There are good reasons a woman might not want to use the pill – reasons that have nothing to do with shopping organic or secretly hankering for a baby. “I already have depression,” says Christina, a bespectacled 20-year-old from Auckland. “I don’t want to take something that lists depression as a potential side effect. Rosemary, 36 and from Sydney, stopped taking hormonal contraceptives after she suffered a stroke in her late twenties. I too haven’t touched the pill in six years, after a month of incapacitating migraines (starting just a week after I’d commenced taking it again) had my GP instruct me to stop taking it pronto.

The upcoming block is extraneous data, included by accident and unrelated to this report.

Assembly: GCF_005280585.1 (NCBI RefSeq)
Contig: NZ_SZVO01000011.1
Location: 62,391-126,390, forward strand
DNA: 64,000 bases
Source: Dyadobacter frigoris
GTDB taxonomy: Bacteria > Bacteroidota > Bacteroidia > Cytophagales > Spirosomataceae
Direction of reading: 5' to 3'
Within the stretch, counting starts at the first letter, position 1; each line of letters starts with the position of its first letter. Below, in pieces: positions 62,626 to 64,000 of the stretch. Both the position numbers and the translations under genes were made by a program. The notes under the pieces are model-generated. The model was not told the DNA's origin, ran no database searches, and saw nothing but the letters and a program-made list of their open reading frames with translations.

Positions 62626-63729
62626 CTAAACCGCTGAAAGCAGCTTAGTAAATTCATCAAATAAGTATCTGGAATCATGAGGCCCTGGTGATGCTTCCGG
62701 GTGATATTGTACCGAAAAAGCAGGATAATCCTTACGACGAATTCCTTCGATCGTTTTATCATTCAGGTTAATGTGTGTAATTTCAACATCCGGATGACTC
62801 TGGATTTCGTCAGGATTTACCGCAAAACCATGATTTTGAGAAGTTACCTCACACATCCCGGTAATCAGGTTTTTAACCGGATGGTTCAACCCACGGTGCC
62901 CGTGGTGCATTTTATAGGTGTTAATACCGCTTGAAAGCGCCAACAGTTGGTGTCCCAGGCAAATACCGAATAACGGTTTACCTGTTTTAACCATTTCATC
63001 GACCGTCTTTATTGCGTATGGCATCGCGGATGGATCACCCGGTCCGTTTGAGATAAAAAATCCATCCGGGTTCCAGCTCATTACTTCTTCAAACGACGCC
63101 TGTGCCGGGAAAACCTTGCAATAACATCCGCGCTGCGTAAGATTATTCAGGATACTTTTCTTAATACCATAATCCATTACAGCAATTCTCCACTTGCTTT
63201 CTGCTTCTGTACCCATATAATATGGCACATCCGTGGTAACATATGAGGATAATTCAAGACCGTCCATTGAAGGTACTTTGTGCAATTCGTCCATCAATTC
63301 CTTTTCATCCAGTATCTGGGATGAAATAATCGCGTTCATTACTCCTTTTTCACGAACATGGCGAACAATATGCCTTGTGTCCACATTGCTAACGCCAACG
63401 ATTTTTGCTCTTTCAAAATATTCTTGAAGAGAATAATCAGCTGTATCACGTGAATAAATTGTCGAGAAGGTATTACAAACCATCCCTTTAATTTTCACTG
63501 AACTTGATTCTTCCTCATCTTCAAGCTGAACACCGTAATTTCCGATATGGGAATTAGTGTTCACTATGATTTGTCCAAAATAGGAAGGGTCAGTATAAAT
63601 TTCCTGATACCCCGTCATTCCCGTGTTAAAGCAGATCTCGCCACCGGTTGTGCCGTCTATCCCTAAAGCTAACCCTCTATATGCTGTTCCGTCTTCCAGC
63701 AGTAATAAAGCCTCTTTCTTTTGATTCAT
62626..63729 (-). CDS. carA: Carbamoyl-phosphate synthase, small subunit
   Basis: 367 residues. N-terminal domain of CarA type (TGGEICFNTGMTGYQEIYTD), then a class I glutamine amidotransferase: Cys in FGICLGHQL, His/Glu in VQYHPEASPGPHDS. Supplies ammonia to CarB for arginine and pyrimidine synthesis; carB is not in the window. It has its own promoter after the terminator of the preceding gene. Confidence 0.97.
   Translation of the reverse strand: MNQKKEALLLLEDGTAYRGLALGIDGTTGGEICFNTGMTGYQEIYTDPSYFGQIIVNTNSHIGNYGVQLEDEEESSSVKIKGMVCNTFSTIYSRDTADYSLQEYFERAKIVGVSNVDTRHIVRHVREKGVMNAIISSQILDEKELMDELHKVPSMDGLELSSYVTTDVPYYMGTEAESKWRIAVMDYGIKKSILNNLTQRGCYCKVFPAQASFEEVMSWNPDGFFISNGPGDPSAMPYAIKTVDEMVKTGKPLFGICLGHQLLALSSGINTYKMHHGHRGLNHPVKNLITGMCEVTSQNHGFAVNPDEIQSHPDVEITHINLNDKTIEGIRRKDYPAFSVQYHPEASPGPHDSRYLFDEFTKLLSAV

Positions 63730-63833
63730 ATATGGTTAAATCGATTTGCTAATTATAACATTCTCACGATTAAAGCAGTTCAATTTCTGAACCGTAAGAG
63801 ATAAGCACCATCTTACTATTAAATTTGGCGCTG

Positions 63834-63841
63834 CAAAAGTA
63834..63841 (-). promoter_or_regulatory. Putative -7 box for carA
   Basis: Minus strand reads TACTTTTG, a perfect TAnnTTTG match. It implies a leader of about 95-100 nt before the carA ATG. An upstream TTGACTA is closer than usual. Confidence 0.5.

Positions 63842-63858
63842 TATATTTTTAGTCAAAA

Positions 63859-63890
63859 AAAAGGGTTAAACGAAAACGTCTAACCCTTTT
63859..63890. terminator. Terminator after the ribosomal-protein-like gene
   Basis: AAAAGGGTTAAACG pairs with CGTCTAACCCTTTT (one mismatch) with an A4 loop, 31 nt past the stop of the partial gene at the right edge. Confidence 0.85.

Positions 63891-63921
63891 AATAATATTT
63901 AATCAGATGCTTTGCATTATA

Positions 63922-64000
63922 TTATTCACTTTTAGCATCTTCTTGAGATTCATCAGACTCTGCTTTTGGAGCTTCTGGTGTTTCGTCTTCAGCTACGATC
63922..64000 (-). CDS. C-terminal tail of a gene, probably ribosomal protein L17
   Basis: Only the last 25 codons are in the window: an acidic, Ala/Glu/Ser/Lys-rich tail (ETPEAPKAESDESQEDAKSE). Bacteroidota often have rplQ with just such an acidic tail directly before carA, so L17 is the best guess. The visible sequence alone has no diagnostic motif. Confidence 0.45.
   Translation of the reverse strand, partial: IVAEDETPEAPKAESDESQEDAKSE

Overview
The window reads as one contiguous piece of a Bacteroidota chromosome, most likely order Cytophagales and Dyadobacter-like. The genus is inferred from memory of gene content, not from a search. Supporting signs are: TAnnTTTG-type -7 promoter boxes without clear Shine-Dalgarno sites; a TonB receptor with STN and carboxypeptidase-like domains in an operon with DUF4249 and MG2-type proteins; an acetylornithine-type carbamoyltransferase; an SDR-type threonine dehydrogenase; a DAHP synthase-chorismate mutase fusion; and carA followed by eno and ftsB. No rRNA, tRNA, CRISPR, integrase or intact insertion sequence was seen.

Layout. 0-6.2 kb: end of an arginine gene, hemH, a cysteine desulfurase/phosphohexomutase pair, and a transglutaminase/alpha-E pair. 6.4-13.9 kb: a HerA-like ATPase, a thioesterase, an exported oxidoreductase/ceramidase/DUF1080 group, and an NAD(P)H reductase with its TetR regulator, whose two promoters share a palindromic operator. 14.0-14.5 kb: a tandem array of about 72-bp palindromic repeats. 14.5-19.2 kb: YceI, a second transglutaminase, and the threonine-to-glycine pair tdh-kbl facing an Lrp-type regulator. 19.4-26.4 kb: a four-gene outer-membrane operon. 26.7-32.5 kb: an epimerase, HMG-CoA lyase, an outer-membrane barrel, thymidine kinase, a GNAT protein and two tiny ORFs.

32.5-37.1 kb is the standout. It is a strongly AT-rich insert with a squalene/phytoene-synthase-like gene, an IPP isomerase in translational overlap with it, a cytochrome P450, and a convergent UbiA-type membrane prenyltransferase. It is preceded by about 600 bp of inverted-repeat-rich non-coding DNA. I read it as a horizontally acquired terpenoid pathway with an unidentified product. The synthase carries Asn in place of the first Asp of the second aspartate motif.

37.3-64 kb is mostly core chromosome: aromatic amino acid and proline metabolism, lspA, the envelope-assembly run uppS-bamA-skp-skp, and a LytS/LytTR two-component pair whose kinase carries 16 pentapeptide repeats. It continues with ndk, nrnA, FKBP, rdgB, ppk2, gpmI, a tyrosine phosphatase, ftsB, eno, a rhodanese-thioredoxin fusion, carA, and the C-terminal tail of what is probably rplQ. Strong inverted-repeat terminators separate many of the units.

The condom question too has a multitude of answers. For a lot of people, sex just doesn’t feel as good with a condom as it does without one. Condoms work well for straight forward penetrative sex, but they can be a trickier proposition in more “creative” encounters. “My partner and I tend to have sex for a fairly long time and alternate between different activities a lot,” Christina explains. “Condoms are a nightmare if the person wearing them is going between hard and various degrees of flaccid for several hours while doing a bajillion different things.”
And despite two decades of “no glove, no love” campaigns, using a condom is still associated with a lack of trust, meaning they tend to get thrown out the metaphorical window in steady relationships – whether the people involved have been tested for STIs or not. Indeed, the pill’s popularity may be partly responsible for the prevalence of the “pullout.” If sexually active women are presumed to be on the pill, what need is there to use a condom?